On the Air: Oct. 2, 1944-March 23, 1945, NBC, 11:15 a.m. ET; March 26, 1945-June 21, 1946, CBS, 2:30 p.m.; June 24, 1946-July 1, 1955, CBS, 11:45 a.m.
Rosemary Dawson Roberts: Betty Winkler, Virginia Kaye ... Bill Roberts: George Keane, Robert Readick ... Mother Dawson: Marion Barney ... Audrey Roberts: Joan Alexander, Lesley Woods
Announcers: Fran Barber, Harry Clark, Bob Dixon, Gil Herbert, Ed Herlihy, Joe O'Brien
Theme Song: Original composition
Epigraph: Rosemary, written by Elaine Carrington, author of Pepper Young's Family and When a Girl Marries, is dedicated to all the women of today. Yes, Rosemary is your story -- this is you.
Premise: A better subtitle for this serial might have been: "Shall we move to New York or not?" If any question begged answering here, perhaps it was that one. Rosemary and Bill Roberts spent so much time shifting their residence back and forth between the small town of Springdale and New York City that the IRS, the people who hook up and disengage utilities and their creditors must have wondered what type of con game this couple had going on. Actually, Bill was the one who did most of the traveling; Rosemary stayed put much of the time. Although Bill, a practicing journalist, had good intentions, he was shiftless, unable to put down roots for very long anywhere. Like many a serial hero (although that term seems inappropriate in representing him), he had a roving eye that kept him in touch with a pretty skirt. Meanwhile, Rosemary was the stabilizing force in his life; her feet were planted securely on terra firma. Her goals and ideals and virtues were intact, and she deserved better than she got. Occasionally, though understandably, she showed a weakness for jealousy. Her fans empathized with her nonetheless, some probably hoping she'd wash that man right outta her hair. She never did -- he brought her pain and sorrow, yet she sustained an abiding faith in him. In the end Bill Roberts proved his mettle, choosing Rosemary over all other women. A unique postscript could be added. The principals on this show did something that most other heroes and heroines never did: they married each other in real life. Surely their own situation was a far cry from that of the wretched pair they portrayed on a daily basis.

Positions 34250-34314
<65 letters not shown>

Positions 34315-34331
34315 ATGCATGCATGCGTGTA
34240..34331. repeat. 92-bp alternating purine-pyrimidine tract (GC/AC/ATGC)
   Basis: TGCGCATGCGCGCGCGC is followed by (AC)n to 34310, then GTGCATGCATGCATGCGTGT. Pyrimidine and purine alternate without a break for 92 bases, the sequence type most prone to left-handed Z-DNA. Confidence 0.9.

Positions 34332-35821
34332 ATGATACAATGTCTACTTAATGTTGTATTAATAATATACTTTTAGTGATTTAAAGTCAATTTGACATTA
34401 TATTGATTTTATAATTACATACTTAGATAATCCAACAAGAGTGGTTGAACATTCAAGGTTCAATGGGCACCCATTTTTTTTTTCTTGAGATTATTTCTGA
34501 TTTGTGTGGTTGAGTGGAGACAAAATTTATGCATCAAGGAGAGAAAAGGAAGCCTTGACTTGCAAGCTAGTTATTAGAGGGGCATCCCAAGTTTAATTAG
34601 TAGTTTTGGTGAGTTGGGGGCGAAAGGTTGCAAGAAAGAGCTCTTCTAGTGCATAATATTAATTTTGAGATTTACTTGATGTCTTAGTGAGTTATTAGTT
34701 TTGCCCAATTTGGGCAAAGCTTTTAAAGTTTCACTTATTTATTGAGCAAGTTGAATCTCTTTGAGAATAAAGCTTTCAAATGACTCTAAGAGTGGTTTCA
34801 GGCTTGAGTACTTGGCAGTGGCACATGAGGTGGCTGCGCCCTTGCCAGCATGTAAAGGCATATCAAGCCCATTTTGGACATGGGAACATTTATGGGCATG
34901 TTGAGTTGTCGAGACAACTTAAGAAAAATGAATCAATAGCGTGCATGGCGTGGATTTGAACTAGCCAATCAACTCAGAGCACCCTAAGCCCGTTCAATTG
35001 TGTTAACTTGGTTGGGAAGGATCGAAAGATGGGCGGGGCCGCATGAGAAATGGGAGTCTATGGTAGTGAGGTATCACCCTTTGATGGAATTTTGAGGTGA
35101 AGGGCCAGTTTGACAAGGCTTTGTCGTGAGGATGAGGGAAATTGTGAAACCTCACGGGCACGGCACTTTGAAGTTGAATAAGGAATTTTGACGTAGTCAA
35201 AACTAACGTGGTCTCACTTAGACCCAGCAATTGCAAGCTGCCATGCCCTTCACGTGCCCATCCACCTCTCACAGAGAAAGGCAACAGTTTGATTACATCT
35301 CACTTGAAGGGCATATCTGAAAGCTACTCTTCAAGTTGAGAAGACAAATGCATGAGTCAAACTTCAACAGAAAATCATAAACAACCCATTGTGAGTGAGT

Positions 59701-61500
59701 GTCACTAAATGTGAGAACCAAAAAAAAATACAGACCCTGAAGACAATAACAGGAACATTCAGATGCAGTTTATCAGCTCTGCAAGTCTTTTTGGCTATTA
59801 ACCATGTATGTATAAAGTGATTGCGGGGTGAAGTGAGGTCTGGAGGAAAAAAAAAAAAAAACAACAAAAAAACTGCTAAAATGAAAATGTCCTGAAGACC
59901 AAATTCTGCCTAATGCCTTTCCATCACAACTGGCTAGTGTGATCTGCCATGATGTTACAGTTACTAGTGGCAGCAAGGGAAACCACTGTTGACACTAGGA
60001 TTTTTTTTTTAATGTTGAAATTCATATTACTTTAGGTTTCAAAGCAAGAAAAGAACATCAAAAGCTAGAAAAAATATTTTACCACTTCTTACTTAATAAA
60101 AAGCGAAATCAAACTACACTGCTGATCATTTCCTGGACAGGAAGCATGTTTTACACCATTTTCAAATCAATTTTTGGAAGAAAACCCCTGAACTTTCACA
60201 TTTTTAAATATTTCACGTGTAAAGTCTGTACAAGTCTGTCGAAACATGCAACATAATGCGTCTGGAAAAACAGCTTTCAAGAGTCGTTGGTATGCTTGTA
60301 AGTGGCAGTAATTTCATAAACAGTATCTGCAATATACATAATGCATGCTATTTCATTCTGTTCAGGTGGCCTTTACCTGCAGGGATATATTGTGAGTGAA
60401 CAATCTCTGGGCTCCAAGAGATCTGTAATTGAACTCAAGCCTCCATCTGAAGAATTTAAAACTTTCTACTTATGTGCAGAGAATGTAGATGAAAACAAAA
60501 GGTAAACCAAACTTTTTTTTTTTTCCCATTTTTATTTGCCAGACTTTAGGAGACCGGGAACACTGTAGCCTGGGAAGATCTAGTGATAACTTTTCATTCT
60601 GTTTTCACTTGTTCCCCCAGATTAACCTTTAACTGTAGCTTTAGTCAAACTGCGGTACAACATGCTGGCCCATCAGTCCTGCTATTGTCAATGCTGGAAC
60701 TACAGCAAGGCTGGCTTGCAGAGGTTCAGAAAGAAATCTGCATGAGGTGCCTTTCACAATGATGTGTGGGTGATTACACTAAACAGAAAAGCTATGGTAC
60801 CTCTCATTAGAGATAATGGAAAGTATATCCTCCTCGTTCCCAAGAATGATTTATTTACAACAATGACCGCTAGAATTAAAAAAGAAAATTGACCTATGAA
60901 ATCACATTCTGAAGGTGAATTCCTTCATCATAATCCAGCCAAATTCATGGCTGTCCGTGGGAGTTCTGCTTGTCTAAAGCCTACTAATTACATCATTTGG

Trivia question: Can you name at least 3 other male serial leads who left their spouses at home and spent inordinate amounts of time pursuing another life in New York City?
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